As someone with a degenerative eye disease, I closely follow the research that is being done to restore vision in the blind. However, as I spend more time with the blind community, I find myself less focused on having my vision restored, and more on accepting my blindness. This week I learned about a play called “Molly Sweeney,” which discusses the negative consequences of Molly’s vision being restored.
The play explores Molly’s life before and after she has the surgery. The character lost her vision as a young child and is very happy living in her tactile world. She falls in love, and marries a man who, unbeknownst to her, has decided to find a way to bring back her vision. Her husband’s attitude, in my opinion, closely resembles most of the people that I’ve encountered in my life. Most people can’t fathom losing their vision, so they often think that all of us who have lost our vision want it back. I’m sure that there are many who desperately want to have their vision restored, but I think there are more of us who have accepted who we are, and focus on the gifts and skills that we have without our sight, rather than focusing on what we could be doing if we could see.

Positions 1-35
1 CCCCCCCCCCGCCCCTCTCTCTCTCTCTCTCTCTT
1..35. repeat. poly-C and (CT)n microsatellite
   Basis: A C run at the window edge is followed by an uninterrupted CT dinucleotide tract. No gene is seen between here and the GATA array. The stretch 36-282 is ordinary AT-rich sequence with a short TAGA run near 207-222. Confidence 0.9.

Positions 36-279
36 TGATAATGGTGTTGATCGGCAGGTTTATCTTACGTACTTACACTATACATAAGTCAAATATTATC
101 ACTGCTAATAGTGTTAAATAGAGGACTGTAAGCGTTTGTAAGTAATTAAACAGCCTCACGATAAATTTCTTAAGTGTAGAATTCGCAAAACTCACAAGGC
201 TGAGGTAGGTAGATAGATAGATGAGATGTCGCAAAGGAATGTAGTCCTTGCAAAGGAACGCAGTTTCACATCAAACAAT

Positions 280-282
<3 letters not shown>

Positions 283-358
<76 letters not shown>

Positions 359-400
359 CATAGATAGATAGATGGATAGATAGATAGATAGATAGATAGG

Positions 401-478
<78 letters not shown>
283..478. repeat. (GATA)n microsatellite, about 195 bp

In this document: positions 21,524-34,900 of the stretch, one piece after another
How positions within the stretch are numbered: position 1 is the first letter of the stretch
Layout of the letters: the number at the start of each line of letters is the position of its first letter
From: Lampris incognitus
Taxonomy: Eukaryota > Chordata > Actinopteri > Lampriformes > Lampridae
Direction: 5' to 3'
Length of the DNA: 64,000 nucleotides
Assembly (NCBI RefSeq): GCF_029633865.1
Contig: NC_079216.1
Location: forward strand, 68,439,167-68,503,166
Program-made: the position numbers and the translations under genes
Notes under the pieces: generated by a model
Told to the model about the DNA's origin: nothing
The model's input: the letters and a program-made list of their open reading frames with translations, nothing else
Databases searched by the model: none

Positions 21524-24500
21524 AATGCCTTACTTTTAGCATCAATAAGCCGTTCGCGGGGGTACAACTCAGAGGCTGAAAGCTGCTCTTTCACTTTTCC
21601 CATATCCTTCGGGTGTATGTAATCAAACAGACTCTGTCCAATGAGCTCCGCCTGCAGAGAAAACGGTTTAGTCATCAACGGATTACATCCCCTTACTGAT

With these things in mind, the question is, is being blind as bad as everyone thinks it is? My answer is no, and this is why. There are many times that I’m grateful that I can’t see. Some examples include not being able to judge someone by their appearances, not having to see the ugliness in the world, and the ability to use my other four senses that most people take for granted. These examples may seem inconsequential compared to what I could be experiencing if I had my vision, but the next time you wish that you could have your vision restored, think of what you get to experience that the sighted world doesn’t.
Matilda Ziegler Magazine for the Blind